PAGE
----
The bot has 22 degrees of freedom in its movement, so figuring out how to reach out and touch something, look at at, or point to it, is a complex task. For inverse kinematics, the bot uses a database of around 250K pre-calculated solutions for relative positions all around the bot. The bot then selects the optimal solution for how to move one of its end effectors from its current position to a desired position in space. The key is selecting the best and most natural looking solution when multiple exist (often around 20-30 for a given goal). This is down by choosing the solution that involves the least joint movements in degrees...where each joint is also given a weight (cost) so that larger heavier joints that require more power (like the hips) will move less, and lighter joints like forearms and wrists will move more. This algo combined with the db is fast and creates natural transitions. These are two of the significant challenges in the inverse kinematics space when lots of DOFs are involved, along with handling constraints for each joint.
Object Recognition Engine (NEW)
Some objects can be recognized by handing the entire color image to a model (like YOLO v3), or a Face Detection. If a face is found, there are off-the-shelf models for age, gender, and emotion detection.
In addtion, Ava now can determine regions of interest from the color cam and the depth cam. For the color, ava picks out objects that are lighter or darker then the background (when looking towards the ground), or objects that are significantly different in the HSL color space. For depth, regions of interest are determined by subtracting a pre-saved background image (for the given pose the bot is in) from the incoming images and doing some other filtering to determine what are objects and what is background.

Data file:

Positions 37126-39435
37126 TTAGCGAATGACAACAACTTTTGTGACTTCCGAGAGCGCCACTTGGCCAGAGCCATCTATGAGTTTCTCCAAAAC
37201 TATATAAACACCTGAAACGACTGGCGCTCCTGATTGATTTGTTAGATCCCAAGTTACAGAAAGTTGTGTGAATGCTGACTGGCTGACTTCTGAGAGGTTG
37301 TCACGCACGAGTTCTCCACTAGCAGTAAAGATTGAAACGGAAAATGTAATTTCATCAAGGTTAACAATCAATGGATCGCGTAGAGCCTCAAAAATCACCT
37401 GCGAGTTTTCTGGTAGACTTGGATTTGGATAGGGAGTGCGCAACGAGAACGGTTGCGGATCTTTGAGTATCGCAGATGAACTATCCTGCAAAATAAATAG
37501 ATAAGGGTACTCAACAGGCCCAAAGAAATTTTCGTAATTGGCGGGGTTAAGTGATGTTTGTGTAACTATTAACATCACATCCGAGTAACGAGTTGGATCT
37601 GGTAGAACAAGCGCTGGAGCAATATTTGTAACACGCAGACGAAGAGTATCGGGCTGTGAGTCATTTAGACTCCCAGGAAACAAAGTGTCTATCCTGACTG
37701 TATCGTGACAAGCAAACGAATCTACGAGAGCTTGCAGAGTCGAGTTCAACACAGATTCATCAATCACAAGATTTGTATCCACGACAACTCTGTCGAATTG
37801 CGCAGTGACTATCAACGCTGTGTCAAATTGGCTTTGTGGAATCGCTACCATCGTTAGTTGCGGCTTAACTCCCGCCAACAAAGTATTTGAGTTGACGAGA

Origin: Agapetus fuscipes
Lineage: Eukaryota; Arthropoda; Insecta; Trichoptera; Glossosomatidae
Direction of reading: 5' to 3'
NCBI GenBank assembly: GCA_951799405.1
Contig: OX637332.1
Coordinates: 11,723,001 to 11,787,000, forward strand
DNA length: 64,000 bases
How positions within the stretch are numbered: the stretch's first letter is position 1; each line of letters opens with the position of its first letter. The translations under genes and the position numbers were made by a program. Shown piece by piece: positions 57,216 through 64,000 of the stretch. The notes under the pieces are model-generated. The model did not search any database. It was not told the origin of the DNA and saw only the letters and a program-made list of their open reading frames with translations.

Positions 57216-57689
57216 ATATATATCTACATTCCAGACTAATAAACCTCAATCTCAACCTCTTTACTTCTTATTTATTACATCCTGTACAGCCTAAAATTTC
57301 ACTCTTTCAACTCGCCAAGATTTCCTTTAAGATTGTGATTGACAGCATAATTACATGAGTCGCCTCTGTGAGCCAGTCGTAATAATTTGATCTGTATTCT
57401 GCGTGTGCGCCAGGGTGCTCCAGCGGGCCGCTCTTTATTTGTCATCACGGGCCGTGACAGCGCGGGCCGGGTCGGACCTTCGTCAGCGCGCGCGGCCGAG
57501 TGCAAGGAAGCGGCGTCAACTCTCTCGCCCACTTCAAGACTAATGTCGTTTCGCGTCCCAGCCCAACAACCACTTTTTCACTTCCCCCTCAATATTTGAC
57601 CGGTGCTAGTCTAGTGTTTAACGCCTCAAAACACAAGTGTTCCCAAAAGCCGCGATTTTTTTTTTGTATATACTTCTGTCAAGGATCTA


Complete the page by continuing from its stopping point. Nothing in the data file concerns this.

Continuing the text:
Once regions are determined and de-duped or aggregated, classification can be performed on each region using a variety of techniques.
Ava has a DB and several libraries of images for household objects, playing cards, spare parts, tools in my office, etc. Her DB stores a signature for each image, with its size, color signature, and other useful data. At runtime, Ava can select similar objects from this DB. The inherent size and color matching is very important as many of the follow on techniques like point/feature matching only work on greyscale images. My pre-matching based on color percentages, the accuracy and efficiency is greatly improved. Also, the length/width and the ratio of them is a valuable filter in this process for improving accuracy. Later on, I will probably incorporate a filter based on the variance of depth for the object. Once the list of "possible" matches is found, Ava then uses point/feature descriptor matching to find the best match from that list, best is the image with the highest number of matching points, or a high percentage of points matched.